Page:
Global Economics

President Barack Obama takes part in a round table discussion during the White House Summit on Working Families on June 23

Photograph by Mandel Ngan/AFP via Getty Images

President Barack Obama takes part in a round table discussion during the White House Summit on Working Families on June 23

Amid all the debate over poverty’s causes and cures right now, little focus has been on what the poor can do to help themselves. They’re more often cast as the victims of concentrated wealth, misguided policies, and a laissez-faire capitalist system that’s created more crises and fewer opportunities to succeed. As President Barack Obama noted on June 23 at the White House Summit on Working Families: “There are a whole lot of people who are working harder than ever and can’t seem to get ahead.” When it comes to such issues as trade and taxation, workers obviously don’t hold much sway. Almost half of Americans now attribute poverty to factors other than individual initiative, according to a recent NBC News/Wall Street Journalpoll. In 1995, less than a third felt that way.

Yet many Americans continue to move into higher income brackets, despite stagnant wages and job growth. They pay for cars, cell phones, and college without getting crippled by credit card debt. They’re able to buy homes and save for retirement. To John Hope Bryant, an entrepreneur and founder of the nonprofit Operation HOPE, the root of that success isn’t skin color or rich parents but an understanding of the language of money. In his provocative new book, How the Poor Can Save Capitalism (Berrett-Koehler Publishers), Bryant lays out the case for an “economic Marshall Plan” to give the poor “access to capital and knowledge about how to use it.”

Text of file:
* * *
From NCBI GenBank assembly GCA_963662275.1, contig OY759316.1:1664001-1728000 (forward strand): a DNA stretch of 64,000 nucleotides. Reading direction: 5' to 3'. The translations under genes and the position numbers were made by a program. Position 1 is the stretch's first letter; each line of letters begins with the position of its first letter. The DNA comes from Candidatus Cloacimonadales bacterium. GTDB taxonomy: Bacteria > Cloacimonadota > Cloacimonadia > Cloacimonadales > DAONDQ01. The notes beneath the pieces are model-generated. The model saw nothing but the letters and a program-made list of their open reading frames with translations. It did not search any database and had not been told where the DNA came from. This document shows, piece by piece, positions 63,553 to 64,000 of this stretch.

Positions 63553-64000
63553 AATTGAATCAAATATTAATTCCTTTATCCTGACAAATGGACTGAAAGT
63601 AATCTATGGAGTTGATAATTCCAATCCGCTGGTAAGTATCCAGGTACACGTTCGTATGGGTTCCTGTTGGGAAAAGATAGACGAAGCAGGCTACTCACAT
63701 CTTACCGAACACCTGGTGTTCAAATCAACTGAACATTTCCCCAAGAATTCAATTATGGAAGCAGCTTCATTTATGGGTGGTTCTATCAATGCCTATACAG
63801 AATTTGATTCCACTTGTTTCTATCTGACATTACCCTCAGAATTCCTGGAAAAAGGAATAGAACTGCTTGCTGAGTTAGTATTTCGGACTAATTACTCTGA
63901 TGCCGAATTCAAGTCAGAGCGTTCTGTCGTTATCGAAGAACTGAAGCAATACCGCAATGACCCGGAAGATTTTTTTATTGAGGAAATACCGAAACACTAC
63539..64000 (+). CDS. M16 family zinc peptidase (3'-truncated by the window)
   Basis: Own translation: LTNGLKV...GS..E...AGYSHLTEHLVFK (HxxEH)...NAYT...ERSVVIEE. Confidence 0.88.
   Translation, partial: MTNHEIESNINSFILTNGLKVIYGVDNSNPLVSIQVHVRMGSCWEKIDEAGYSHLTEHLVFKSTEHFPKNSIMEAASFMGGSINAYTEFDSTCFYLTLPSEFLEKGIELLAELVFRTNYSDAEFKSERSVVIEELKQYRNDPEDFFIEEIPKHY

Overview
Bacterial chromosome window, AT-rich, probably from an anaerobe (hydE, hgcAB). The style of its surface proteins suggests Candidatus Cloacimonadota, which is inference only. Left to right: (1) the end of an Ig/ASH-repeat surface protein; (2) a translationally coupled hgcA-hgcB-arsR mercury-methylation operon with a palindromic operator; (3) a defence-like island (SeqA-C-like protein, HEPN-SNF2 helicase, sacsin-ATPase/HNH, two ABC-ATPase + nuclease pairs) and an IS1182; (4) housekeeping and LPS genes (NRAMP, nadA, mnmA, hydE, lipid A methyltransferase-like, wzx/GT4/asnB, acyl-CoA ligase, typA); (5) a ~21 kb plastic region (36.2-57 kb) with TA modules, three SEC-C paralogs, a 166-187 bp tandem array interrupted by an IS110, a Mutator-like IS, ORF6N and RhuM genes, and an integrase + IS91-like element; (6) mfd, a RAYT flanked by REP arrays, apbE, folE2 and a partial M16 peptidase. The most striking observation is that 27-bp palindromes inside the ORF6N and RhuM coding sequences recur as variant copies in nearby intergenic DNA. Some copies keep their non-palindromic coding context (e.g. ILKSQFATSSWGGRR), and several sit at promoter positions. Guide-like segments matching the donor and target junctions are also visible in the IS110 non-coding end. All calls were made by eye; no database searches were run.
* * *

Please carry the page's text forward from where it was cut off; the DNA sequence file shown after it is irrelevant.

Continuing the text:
Read the complete story here, at Bloomberg Businessweek.  And please comment and share with your networks.  This writer really 'gets' the issue, like few others do.

Watch the 4-minute movie on How The Poor Can Save Capitalism here.

 

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